Wednesday, April 18, 2012

Hanging by a Thread....Literally!

So we got word today that the baby is getting a nudge to come out this weekend and Mum will be induced on Saturday. So either Saturday or Sunday will see a new little person arrive and join  the family. There are three great grandparents, three sets of grandparents, parents, as well as many aunts and uncles, cousins, and family friends all waiting to say hello! Geesh, no wonder they don't want to come out!

After tackling some spring window cleaning, my lower back told me to behave so I left the big loom alone and focused on the Louet Spring. I have (had) a tricky project on there and I decided to get it worked out and woven off.... and get it off the loom. {more on this project next post as its still being finished right now}  

I immediately prepped the loom for another project that has been sitting waiting for its turn.  I had to enlist Bruce's help to wind it on as the fine 40/2 linen was twisting on itself and I didn't have enough hands! Then the loom was hoisted up onto crates for its new tie up of twelve treadles for the twelve shaft project.

Past the half way point! 

Doesn't look very dignified does it? But it works well and sitting on a low stool keeps me off the floor.

The warp looks rather narrow. Its actually only 2.5 inches wide and is 48 ends per inch. Its a repeat of  the book mark project, but this time I'll be weaving 19 or 20 of them. Well, that's the plan!

I was feeling pretty good so thought I would weave off the last few inches of the receiving blankets on the big loom and also some samples. It didn't take long and they were cut off the loom.

I like to go around the loom after a project comes off and do a tidy up and vacuum all the lint and dust up. I had cheated last time and skipped the vacuuming part so I had the machine sitting ready this time. One really neat thing about having a loom with a 20+ tie up assist is that you can do this:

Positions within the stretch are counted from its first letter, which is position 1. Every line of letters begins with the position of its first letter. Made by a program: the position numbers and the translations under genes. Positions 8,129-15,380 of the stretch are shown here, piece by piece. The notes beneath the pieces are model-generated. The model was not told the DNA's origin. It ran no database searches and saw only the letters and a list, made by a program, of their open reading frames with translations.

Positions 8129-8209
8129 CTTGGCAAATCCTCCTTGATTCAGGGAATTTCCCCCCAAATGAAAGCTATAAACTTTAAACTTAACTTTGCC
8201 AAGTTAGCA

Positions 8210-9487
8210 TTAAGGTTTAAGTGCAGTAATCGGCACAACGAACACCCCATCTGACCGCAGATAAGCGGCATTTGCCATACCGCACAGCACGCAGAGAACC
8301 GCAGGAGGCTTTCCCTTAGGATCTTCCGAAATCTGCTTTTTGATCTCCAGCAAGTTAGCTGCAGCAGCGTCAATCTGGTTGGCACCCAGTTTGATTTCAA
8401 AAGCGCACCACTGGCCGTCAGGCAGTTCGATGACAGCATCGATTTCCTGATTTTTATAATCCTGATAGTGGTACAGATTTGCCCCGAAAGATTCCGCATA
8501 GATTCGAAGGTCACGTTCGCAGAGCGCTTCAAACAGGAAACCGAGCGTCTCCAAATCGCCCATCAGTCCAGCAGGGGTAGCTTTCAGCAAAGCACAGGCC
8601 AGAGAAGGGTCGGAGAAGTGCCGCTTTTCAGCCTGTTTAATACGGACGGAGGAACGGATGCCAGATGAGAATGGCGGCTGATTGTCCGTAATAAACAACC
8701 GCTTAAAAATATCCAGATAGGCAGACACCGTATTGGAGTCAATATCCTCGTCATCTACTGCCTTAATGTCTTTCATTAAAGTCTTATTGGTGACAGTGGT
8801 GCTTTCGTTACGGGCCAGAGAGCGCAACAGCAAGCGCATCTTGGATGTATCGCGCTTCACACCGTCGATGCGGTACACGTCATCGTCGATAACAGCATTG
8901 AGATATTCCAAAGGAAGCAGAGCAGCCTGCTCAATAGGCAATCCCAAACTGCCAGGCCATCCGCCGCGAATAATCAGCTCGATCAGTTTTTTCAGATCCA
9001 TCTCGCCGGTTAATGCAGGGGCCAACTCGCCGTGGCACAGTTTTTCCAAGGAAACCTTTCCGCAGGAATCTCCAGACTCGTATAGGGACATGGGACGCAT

I'm able to pull up all treadles and then vacuum underneath with little interference....except for a certain 'Fur-face" who stuffs her toys underneath the treadles.  I also used the brushes on the loom to get all the lint, especially on all the cords.

Here's the view from the back in 'vacuum-mode'.  I know the cords look intimidating but remember I only use a small portion of them at at one time.  To use all of them I would be using all twelve shafts *and* all sixteen treadles. (Some summer and winter drafts could come close to this.) Anyhow, back on topic here... I was vacuuming the cords as they run along the top of the treadles and saw a big 'fluff ball' and aimed for it. 

It did not go up the hose. It stayed put. What the heck?    So I took a closer look.... O.M.G.!

I slipped a note book in to show the problem better. This is one of many, but it is the worst of the bunch! How I managed to weave off the receiving blankets is beyond me! Texsolv is one tough cord as that is handling the weight of the entire treadle, shafts and lamms!

How does this happen? Well, all my tie up cords run down from their spots on the upper and lower lamms and then travel through eye rings set in rows on the centre of the treadle. One eye ring for every cord and every cord has it own sequence.